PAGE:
Mitt Romney Talks with Sean and Alan
This is a partial transcript from "Hannity & Colmes," May 7, 2007, that has been edited for clarity.
ALAN COLMES, CO-HOST: Last Thursday, 10 Republican candidates squared off in the first presidential debate in the post debate roundup. Many are saying that the first-time contender, Mitt Romney, emerged as the clear winner.
Joining us now, former Massachusetts governor and 2008 presidential candidate, Mitt Romney.
Thank you so much for being with us tonight.
MITT ROMNEY (R), PRESIDENTIAL CANDIDATE: Thanks, Alan. Good to with you.
ALAN COLMES, CO-HOST: You spoke with Pat Robertson at Regents University just a couple of days before. He on his Web site, the Christian Broadcasting Network, another entity that Robertson has, says how do I recognize a cult? He says when it comes to spiritual matters "Mormons are far from the truth." Do you have a problem with Pat Robertson saying that about your faith?
M. ROMNEY: No. I think there are differences between different faiths in this country. And there will be battles between different religions.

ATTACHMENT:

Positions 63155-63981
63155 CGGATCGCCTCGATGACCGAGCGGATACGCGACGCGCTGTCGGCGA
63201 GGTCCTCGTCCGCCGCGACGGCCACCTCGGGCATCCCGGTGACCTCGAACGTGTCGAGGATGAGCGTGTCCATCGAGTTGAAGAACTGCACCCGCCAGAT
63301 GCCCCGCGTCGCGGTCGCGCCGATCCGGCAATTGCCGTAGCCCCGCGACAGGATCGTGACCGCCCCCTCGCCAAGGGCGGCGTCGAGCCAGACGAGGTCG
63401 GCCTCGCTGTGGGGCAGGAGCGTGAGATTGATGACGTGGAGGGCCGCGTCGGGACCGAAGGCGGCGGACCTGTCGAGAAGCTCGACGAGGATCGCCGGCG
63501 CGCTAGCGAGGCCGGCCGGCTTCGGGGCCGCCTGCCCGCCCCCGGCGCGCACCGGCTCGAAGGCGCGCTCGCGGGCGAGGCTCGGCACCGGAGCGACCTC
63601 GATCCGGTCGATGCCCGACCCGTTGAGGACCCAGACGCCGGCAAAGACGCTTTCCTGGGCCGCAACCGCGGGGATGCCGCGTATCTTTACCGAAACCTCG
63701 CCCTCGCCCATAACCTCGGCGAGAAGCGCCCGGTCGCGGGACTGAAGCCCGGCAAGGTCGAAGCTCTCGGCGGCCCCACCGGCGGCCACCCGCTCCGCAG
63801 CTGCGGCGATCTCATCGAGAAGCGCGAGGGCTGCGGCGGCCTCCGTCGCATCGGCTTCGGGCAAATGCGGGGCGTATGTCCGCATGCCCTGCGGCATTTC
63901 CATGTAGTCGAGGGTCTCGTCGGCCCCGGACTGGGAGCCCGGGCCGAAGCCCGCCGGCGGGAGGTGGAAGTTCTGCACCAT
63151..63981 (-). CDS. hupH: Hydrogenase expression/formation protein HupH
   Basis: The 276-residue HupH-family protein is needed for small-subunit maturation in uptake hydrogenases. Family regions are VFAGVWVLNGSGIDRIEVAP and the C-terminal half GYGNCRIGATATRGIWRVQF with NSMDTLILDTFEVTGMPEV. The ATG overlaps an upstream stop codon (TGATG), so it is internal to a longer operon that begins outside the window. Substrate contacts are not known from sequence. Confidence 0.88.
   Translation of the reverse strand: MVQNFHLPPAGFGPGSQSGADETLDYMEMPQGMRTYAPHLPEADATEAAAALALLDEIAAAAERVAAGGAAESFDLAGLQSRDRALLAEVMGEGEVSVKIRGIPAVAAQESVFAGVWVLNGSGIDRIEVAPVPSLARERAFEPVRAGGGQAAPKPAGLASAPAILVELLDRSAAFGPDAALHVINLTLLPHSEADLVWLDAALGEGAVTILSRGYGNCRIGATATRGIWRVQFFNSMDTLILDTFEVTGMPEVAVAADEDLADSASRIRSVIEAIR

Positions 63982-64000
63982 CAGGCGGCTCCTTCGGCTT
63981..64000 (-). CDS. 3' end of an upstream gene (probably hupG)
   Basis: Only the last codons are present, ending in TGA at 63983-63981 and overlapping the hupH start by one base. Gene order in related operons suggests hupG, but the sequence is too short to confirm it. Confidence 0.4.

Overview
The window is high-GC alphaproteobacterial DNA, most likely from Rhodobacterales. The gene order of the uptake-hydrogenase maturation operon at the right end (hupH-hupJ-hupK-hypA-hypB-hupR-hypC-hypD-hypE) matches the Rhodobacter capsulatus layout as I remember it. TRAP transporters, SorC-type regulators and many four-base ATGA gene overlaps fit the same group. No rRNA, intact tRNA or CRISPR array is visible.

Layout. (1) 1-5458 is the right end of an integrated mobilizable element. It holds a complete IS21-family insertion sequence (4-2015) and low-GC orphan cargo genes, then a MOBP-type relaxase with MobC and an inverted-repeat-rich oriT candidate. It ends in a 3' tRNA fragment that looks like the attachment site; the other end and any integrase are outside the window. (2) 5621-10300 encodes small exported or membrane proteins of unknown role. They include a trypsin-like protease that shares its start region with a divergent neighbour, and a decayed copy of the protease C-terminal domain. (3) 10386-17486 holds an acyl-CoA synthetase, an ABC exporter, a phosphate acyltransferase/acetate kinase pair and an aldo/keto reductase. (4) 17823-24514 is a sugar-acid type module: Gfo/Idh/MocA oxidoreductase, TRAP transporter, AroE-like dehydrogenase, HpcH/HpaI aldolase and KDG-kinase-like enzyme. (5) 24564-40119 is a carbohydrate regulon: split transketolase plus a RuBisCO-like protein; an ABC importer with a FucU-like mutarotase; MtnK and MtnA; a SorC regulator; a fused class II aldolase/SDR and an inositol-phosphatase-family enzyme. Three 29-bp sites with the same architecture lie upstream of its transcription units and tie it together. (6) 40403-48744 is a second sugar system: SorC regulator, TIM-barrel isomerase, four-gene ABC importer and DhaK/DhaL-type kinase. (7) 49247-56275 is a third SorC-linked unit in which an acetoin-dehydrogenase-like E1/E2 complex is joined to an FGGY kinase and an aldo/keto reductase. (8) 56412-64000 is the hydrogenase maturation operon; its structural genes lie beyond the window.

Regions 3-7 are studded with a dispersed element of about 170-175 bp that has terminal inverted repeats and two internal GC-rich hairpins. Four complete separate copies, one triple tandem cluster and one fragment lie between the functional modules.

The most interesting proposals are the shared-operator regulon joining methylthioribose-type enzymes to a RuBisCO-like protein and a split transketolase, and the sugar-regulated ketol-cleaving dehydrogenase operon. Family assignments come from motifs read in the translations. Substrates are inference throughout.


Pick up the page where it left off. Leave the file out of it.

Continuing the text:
But what I'm pleased about is that Pat Robertson invited me to speak at Regent University, not because he accepts the teachings of my church but because he believes that the values that I have are values that he shares and that his student body can learn from.
That's a great thing about this country. We don't — we don't decide who's going to be in office based on what church they go to.
COLMES: He seems negative towards your faith. I don't think anybody should be judged on their faith in terms of running for office.
M. ROMNEY: I agree with that, and I think he would agree with you as well. I think he'd say I don't agree with the Mormon church's doctrine, but he'd say, I certainly agree with the values of people like Mitt Romney and others members of his faith. They're doing the best to follow it.
COLMES: The abortion issue keeps coming up. And you were pro-Roe vs. Wade upholding it as governor of Massachusetts. You said just a couple of years ago you had a change of heart about abortion. What happened. Because you later said that a botched abortion in your family had you wanting to uphold Roe vs. Wade.
You then said a couple of years ago you had a change of heart. Can you help us understand what specifically IT was that made you change your view on that?